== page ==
My living room at the moment – only 1/4 of the way there
Sent on the Sprint® Now Network from my BlackBerry®
My living room at the moment – only 1/4 of the way there
My living room at the moment – only 1/4 of the way there
Sent on the Sprint® Now Network from my BlackBerry®
The “holiday spirit” has overcome. And I’m packing for a move – pictures in the next few days of the new place (and if you have inspired decorating ideas, I’m all ears.)
I’ve always believed in the power of ideas and all the dichotomy ideas provide: good/bad, love/hate, philanthropy/misanthropy, et cetera. This just puts it in graphic form:
Sometimes it’s just a matter of finding the right group of people – and getting that right group of people passionate and involved.
About six months ago, I came across a lovely woman who quoted McInerney to me, which was a thrilling moment out in the suburbs. Simply stated (according to McInerney), asking a writer about the progress of his work is akin to asking about the progression of a person’s cancer. Which I generally agree with.
But in the several months since that moment, I’ve been afflicted with a terrible case of writer’s block. I’ve determined the root cause at this point (addiction + guilt), and in the process of diagnosis, I’ve compulsively read treatises on how to write, traveled backward to my favorite writers and scenes, traveled forward to expand my knowledge and experience, and even talked with others ad nauseam about this particular issue (which is drastic and something to be avoided). One thing is clear: I’m the writer who likes to dabble around like child with finger paints, or like a jazz musician in his off-moments, playing with words in a playful manner, creating a broad masterpiece (and not something ugly brown & brassy-colored).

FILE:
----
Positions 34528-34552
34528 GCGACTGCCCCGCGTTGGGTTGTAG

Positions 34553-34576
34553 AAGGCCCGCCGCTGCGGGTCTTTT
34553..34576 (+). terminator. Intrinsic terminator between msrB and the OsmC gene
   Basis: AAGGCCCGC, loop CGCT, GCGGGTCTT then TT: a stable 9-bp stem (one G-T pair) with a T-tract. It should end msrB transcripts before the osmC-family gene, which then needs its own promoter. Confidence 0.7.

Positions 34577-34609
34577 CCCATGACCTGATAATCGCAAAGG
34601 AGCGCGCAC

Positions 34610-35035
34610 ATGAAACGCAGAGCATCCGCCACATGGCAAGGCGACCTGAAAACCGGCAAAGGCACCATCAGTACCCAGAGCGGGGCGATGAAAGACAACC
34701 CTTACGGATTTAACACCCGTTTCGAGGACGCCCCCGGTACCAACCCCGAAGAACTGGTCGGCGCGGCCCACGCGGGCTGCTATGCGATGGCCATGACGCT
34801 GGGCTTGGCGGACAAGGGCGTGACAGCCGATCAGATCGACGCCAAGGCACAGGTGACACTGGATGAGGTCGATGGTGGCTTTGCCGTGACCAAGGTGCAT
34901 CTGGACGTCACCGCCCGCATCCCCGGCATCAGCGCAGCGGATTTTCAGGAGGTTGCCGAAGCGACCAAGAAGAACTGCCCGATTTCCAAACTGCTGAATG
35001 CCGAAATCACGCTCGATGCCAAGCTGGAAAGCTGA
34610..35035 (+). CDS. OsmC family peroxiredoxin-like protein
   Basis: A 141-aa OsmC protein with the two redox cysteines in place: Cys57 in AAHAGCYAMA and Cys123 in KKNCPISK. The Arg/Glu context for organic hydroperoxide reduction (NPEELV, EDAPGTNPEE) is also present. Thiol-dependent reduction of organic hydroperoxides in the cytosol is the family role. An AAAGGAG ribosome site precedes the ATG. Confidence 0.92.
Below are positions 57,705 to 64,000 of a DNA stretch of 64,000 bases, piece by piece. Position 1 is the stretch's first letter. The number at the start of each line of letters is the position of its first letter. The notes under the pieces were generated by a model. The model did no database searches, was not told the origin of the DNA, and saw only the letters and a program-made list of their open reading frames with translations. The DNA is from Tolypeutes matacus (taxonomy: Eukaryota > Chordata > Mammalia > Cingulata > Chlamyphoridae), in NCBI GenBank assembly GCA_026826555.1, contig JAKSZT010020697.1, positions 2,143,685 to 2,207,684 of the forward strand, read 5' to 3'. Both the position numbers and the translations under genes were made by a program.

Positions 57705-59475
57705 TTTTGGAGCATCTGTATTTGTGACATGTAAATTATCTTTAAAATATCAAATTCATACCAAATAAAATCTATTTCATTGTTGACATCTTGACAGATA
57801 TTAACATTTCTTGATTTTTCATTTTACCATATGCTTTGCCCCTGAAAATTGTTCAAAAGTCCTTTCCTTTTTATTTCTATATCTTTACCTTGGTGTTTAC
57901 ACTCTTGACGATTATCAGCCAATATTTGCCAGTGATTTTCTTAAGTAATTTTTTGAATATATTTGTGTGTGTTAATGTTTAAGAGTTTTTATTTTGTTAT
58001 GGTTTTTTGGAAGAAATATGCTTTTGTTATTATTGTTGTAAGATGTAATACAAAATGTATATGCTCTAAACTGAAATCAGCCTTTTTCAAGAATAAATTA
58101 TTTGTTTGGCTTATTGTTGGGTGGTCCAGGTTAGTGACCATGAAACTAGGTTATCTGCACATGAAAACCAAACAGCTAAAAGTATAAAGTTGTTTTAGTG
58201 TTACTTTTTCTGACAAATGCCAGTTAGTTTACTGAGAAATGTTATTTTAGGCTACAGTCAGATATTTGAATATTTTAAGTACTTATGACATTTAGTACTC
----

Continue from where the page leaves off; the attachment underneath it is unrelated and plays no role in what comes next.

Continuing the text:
I’ve been in the cancer stage too long, unwilling to play and paint – it’s high time to progress toward to the ‘reconstruction of the crime scene’ stage, then to the ‘marathon’ stage, then the ‘hospital visit’ stage. Then the ‘shameless shill’ stage?
But no more brain crack:
A noiseless, patient spider,
I mark’d, where, on a little promontory, it stood, isolated;
Mark’d how, to explore the vacant, vast surrounding,
It launch’d forth filament, filament, filament, out of itself;
Ever unreeling them—ever tirelessly speeding them.
And you, O my Soul, where you stand,
Surrounded, surrounded, in measureless oceans of space,
Ceaselessly musing, venturing, throwing,—seeking the spheres, to connect them;
Till the bridge you will need, be form’d—till the ductile anchor hold;
Till the gossamer thread you fling, catch somewhere, O my Soul.
~ W. Whitman, #208 “Leaves of Grass”
“A nickel for your thoughts.”
She looked through the wall, slightly upward, in a moment of personal reverence. The windows across the room had clouded due to the incoming humidity and body heat in the small cafe. “Opportunity.”
He gave her his lop-sided grin. “See, that’s why I love you. You can condense the last two hours of thought into a single concept. An amazing ability, and now I’m even more interested in whatever it is going through your mind. Mostly ’cause it goes straight across your face too.”